Acoustic trauma, also known as acoustic shock, can occur when a person is subjected to an extremely loud noise or series of loud noises such as gun shots, explosions or shouting at very close proximity.

If there is no protection to the ears, then the acoustic shock from the loud noise can cause irreparable hearing damage depending on the severity of the injury such as a perforated eardrum.

In the United Kingdom, there has been an uptake in cases of acoustic trauma from call centre workers as this industry has grown in size, even though since 1991 major manufacturers of telephone headsets have had to place noise limiters on them when a noise through the headset goes above 118 dB.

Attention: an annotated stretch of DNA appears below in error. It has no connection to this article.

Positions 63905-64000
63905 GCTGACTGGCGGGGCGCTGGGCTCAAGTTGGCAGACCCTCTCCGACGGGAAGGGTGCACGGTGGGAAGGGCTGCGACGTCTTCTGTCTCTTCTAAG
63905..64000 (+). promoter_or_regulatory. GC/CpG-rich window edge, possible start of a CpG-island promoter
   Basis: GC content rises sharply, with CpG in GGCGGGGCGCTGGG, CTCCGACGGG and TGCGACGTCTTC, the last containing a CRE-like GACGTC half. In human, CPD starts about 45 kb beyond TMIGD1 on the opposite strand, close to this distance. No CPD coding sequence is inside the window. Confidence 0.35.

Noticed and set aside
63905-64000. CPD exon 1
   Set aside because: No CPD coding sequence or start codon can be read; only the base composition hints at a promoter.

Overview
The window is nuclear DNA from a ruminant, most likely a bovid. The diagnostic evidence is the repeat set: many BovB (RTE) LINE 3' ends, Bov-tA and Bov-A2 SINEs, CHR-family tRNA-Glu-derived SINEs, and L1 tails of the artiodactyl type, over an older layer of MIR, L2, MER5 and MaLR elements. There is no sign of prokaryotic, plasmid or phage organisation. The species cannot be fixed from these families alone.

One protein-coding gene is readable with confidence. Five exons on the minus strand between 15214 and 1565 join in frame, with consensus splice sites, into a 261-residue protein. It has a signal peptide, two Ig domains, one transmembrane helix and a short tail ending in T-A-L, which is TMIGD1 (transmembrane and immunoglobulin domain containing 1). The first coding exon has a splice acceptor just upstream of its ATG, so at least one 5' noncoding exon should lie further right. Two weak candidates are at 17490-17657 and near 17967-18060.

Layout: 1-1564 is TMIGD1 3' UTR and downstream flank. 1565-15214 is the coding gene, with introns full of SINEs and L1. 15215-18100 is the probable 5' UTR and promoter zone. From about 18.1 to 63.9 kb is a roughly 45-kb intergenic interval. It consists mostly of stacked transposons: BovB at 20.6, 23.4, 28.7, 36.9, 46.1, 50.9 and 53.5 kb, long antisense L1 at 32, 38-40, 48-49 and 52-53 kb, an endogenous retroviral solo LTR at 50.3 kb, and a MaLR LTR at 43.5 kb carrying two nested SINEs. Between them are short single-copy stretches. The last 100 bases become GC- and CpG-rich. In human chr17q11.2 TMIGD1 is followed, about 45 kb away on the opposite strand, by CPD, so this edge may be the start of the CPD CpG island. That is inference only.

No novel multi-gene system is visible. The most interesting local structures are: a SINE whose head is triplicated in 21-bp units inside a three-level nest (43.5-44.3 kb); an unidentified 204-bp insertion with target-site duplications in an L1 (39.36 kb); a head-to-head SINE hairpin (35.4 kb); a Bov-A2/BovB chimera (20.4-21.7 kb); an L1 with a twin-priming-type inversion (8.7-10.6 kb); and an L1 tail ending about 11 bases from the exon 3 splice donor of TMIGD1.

When a conversation or sound hits 118 dB or higher, the headset should not transmit the sound to the wearer of the headset. However, not all manufacturers or headsets have noise limiting features, particularly cheaper models or VOIP (Internet phone headsets) so call centre workers are at particular risk of acoustic shock if the person they are ringing shouts loudly or a headset malfunctions and causes sharp, loud feedback.